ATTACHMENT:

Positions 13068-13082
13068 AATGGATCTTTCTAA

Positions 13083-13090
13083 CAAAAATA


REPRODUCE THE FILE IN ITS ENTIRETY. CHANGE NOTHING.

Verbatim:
Positions 13068-13082
13068 AATGGATCTTTCTAA

Positions 13083-13090
13083 CAAAAATA